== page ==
Why does The Fulcrum feature regular columns on health care in America?
U.S. health care spending grew 9.7 percent in 2020, reaching $4.1 trillion — 19.7 percent of the gross domestic product. Over the long term this is clearly unsustainable. If The Fulcrum is going to fulfill our mission as a place for informed discussions on repairing our democracy, we need to foster conversations on this vital segment of the economy. Maximizing the quality and reducing the cost of American medicine not only will make people's lives better, but will also generate dollars needed to invest in education, eliminating poverty or other critical areas. This series on breaking the rules aims to achieve that goal and spotlights the essential role the government will need to play.
Pearl is a clinical professor of plastic surgery at the Stanford University School of Medicine and is on the faculty of the Stanford Graduate School of Business. He is a former CEO of The Permanente Medical Group.
The Supreme Court’s leaked decision to overturn Roe v Wade, if finalized, would eliminate the constitutional right to an abortion, thereby handing over to states a choice that has been guaranteed to women for nearly 50 years.
Such a decision would not only cause major medical harm, but it would also turn tens of millions of women into instant criminals.
As a physician and health care leader, I side with the 80 percent of doctors who support the right of women to make choices about their own bodies. Medically, I concur with the scientific rationale provided in the Supreme Court opinions of Roe (1973) and Casey (1992) that fetal viability (when the child is “potentially able to live outside the mother’s womb”) establishes human life.
What’s been underappreciated in the debate over abortion are the criminal implications that would be created by defining human life at conception. Given the laws on the books, and those scheduled to go into effect should the Supreme Court overturn Roe, women in 22 states would be immediately in violation of child-abuse laws. I don’t believe doing so is what the Supreme Court justices intend or what the people of those states are expecting. But that is what will occur should the current draft become final.
To quote the governor of Oklahoma, who recently signed into law the nation’s strictest abortion ban: “From the moment life begins at conception is when we have a responsibility as human beings to do everything we can to protect that baby’s life and the life of the mother.”
Obviously, exposing fetuses to alcohol and the harmful chemicals in cigarette smoke would violate this prescription. Will law enforcement in the states that define human life at fertilization start prosecuting and potentially jailing any pregnant mother who smokes or drinks alcohol?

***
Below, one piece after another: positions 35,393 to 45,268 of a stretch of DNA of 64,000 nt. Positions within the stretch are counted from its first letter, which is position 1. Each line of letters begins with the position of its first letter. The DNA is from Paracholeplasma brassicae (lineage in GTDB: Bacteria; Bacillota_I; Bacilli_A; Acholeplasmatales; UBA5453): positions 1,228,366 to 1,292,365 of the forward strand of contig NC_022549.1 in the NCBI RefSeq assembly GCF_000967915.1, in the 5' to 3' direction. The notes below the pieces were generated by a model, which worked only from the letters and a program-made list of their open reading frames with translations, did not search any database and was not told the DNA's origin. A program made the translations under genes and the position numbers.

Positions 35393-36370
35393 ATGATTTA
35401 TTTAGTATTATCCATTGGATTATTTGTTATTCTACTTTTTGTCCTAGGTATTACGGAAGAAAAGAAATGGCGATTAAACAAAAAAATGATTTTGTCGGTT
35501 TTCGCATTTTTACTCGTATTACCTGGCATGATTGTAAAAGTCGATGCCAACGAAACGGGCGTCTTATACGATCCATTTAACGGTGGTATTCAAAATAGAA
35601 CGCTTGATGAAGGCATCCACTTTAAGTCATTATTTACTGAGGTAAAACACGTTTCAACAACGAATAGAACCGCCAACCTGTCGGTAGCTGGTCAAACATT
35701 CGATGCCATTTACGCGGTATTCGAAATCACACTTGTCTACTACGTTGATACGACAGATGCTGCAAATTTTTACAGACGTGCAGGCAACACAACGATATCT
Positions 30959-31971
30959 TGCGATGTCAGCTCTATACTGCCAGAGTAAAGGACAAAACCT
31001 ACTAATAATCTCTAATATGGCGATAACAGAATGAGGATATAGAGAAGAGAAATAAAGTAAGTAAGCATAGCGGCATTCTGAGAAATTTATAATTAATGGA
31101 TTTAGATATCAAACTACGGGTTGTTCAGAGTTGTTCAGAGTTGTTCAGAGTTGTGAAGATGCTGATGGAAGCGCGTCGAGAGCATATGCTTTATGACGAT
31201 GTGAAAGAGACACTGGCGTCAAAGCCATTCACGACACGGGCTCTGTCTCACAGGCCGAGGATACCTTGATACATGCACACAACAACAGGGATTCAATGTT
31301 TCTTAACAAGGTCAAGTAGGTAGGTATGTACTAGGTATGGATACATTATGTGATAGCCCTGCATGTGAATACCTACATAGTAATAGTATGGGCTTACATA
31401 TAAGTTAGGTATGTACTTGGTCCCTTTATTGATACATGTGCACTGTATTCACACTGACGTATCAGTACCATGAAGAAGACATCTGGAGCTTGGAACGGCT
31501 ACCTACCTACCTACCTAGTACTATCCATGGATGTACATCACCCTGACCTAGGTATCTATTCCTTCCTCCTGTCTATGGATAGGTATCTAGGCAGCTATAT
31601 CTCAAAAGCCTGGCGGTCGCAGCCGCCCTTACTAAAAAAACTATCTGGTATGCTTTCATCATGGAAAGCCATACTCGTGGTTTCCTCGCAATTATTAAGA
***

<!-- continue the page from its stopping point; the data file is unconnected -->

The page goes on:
If a fetus is a living human, then smoking while pregnant would be equivalent to supplying cigarettes to a minor, punishable in most states by a large fine and possible jail time. Added to those penalties is the possibility of applicable child-endangerment laws. After all, nicotine dangerously reduces oxygen supply while smoke inhalation sends carbon monoxide directly to the fetus, both highly damaging. Prenatal heart defects, cleft lip and even miscarriage are just a few of the well-known consequences of smoking or breathing in second-hand smoke during the early part of fetal development. If such behaviors were to result in the death of a fetus, state prosecutors could see fit to charge parents with manslaughter or negligent homicide.
A similar concern applies to alcohol consumption. Currently, no states criminalize alcohol use during pregnancy, but supplying alcohol to a minor is illegal in every state. In many of them, it’s a felony when the crime results in serious injury or death. Self-reported studies reveal more than 1 in 9 women in the U.S. drink while pregnant. Among those of childbearing age, the prevalence of binge drinking is highest in many red states like Nebraska, Montana and North Dakota — places that are slated to institute abortion bans immediately following the ruling on Roe.
If it is determined that life begins at conception, so does the possibility of the enforcement of child-protection statutes. Any action taken by a pregnant woman that’s deemed harmful to the fetus could be child abuse, no different than if she were to intentionally harm a newborn, toddler or teenager. Research has shown that smoking and drinking in pregnancy negatively impact fetal development. The best approach to helping pregnant women abstain from alcohol and cigarettes are support groups and effective medical treatment programs.
For nearly a decade, attorney Lynn Paltrow has documented cases of pregnant women who’ve been arrested, tried and imprisoned for violating a range of anti-abortion laws, including examples of over-zealous law enforcement prosecuting women for potential harm to developing fetuses. The current Supreme Court draft would further empower such police actions.
I urge the Supreme Court justices to reconsider their preliminary opinions. As written the ruling would not only risk harm to the health of women but criminalize current law-abiding individuals. If the Supreme Court overturns Roe and allows states to define human life as beginning at fertilization, many unwarranted, unexpected and unfair prosecutions surely will follow.
- Roe v. Wade and the future of democracy - The Fulcrum ›
- Ask Joe: Navigating the Roe v. Wade debate - The Fulcrum ›
- Trust in Supreme Court hits new low - The Fulcrum ›
- The Supreme Court is marching toward theocracy - The Fulcrum ›
- What would it mean to codify Roe into law? - The Fulcrum ›